Families across the city are summoning their creative powers for that perfect nativity scene, reports Ranjani Rajendra

Boxes are being brought down from attics, family brainstorming sessions being conducted, colour schemes being decided and grains being sowed for that perfect manger. You know Christmas is around the corner when several Hyderabadi families begin elaborate preparations decorating their homes and setting up the nativity scene in their own inimitable styles. From colourful series lights, twinkling stars, clay models to home-grown sprouts for a realistic grass effect the materials people use are many. But it is the traditional designs that are still popular with families in the city.

“Putting up the crib is the most exciting aspect of Christmas. As children we would use all our creativity and imagination to depict Christ’s birth. Even today a month before the festival we sow grains like ragi and wheat which would grow into tiny crops that are then used to decorate the crib. To make mountains we’d use brown paper and dry hay to make the set look like a stable. Once the crib is set we light ‘kuthu vilakku’ instead of candles on Christmas Day,” says Rachel P. a media student, adding, “Our parents always made sure that we used less paper to decorate the crib and encouraged us to use fresh flowers instead.”

What makes the setting up of the nativity scene even more fun for Amy Shwetha is that it is a family affair. “It’s a family tradition for us to put up the crib together. Each year my father brings down the box that has all the decorations and the three of us – my mother and me included – discuss how we’ll put it together. Usually we try to keep the crib as close to how it was originally described in the Bible, but we do change some of the ornaments based on whatever new we get that year. Some of the ornaments we make ourselves – for instance we carve bells out of thermocol etc,” says Amy, adding, “The tree is where we try and experiment more and use newer ornaments and series lights.”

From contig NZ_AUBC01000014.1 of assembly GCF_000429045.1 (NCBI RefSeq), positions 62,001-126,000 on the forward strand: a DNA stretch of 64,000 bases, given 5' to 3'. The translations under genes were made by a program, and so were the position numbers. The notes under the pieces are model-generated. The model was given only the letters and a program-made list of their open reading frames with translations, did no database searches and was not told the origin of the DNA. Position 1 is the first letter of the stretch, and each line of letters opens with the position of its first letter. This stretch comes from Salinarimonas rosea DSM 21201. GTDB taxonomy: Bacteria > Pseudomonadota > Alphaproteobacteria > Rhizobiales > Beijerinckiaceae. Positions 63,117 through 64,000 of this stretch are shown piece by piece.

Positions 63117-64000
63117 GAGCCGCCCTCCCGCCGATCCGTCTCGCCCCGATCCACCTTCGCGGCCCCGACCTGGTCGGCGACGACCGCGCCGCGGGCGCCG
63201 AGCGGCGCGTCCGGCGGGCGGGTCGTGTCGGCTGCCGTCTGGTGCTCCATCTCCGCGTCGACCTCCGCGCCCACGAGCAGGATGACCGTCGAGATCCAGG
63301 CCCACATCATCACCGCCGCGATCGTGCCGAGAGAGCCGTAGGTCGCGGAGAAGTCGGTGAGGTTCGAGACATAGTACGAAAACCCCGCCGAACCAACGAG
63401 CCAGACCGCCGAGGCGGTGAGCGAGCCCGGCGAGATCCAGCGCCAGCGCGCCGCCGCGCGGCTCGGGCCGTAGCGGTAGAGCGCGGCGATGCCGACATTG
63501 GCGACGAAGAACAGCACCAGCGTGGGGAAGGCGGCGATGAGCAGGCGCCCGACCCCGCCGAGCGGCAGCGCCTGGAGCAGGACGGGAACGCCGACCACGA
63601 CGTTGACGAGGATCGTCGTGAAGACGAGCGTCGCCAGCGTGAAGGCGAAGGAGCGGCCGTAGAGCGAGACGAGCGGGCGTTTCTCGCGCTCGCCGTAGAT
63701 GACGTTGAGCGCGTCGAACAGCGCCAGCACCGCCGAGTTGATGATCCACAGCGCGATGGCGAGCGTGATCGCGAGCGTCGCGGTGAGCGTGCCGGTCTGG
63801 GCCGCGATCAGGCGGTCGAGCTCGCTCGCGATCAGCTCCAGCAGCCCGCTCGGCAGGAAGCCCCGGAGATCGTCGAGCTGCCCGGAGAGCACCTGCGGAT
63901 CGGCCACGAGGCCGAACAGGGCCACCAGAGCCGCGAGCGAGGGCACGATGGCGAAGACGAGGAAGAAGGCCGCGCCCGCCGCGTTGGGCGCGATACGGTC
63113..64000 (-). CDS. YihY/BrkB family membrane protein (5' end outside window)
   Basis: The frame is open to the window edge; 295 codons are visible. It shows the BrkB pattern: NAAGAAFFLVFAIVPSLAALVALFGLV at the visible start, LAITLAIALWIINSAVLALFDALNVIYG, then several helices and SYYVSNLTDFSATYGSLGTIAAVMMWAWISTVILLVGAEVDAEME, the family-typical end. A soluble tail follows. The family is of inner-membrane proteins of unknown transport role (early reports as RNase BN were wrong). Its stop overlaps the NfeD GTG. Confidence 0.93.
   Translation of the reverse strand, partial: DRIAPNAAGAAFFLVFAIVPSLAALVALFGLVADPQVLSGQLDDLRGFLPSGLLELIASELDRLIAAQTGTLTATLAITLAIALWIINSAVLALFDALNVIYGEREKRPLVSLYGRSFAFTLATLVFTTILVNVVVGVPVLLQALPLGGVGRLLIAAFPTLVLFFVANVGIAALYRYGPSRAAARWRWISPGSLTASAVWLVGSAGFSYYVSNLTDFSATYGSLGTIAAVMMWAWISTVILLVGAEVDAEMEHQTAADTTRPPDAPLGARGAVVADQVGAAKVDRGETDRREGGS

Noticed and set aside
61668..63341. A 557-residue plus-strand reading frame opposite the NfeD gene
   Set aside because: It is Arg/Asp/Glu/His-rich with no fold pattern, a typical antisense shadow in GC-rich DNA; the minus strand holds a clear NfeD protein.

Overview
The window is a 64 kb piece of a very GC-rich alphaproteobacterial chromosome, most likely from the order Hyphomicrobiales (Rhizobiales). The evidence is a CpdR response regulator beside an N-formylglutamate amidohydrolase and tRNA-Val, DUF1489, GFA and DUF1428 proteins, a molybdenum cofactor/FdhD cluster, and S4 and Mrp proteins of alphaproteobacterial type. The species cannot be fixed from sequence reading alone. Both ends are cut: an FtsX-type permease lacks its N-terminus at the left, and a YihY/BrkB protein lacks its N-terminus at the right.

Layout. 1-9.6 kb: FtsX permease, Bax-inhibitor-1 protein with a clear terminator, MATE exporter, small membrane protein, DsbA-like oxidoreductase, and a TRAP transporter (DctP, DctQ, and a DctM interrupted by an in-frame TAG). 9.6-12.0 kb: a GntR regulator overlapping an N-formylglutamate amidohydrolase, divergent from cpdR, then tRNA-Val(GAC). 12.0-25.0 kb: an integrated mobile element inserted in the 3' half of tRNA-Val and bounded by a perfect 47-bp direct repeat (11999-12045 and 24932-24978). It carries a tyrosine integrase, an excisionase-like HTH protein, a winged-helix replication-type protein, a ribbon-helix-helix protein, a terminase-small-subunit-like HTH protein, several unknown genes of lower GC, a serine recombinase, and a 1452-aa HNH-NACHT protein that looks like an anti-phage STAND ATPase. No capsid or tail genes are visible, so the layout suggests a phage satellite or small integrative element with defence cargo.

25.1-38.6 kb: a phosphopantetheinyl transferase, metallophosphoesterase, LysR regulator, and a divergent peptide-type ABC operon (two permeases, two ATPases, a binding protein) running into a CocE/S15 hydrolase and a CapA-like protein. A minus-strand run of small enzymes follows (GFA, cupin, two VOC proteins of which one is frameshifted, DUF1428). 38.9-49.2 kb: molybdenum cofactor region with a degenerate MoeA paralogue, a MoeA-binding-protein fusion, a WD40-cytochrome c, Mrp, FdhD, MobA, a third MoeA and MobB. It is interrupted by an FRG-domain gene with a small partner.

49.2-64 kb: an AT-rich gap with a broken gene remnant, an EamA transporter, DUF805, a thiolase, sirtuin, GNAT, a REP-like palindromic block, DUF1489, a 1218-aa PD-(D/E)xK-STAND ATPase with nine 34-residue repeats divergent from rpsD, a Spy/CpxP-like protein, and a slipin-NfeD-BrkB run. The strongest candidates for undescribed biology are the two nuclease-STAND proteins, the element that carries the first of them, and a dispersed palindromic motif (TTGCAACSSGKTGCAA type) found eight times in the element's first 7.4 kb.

Decorations usually begin on the first day of Advent, which this year fell on December 1, and stay on till the Feast of Epiphany that usually falls on the first Sunday after New Year’s Day. “We try and finish up our decorations before carollers come over to our place. This year I’ve placed the crib outside our home so everyone can take a look. We try and keep the crib as natural as possible, without using too many artificial things. For instance, I sow a few grains of wheat in the mud in front of the stable setting five days before Christmas Day. On Christmas Day they sprout and there is a brilliant spread of green. To make the stable I use dry grass. While I stick to tradition, I do try and introduce something new each year,” says Maria Pavitra, an entrepreneur.

For Sarah Swaroop, the whole idea of using new ornaments every year is exciting. “My mother travels quite a lot and usually picks up interesting ornaments from the countries she visits. It is fun, no doubt to put up the manger and the tree; however, I must admit that my mother is the most enthusiastic about Christmas decorations. We normally have the decorations up for the whole month and it’s a great time to bond with the family. This year my brother is also home for Christmas, so it is all the more special,” she says.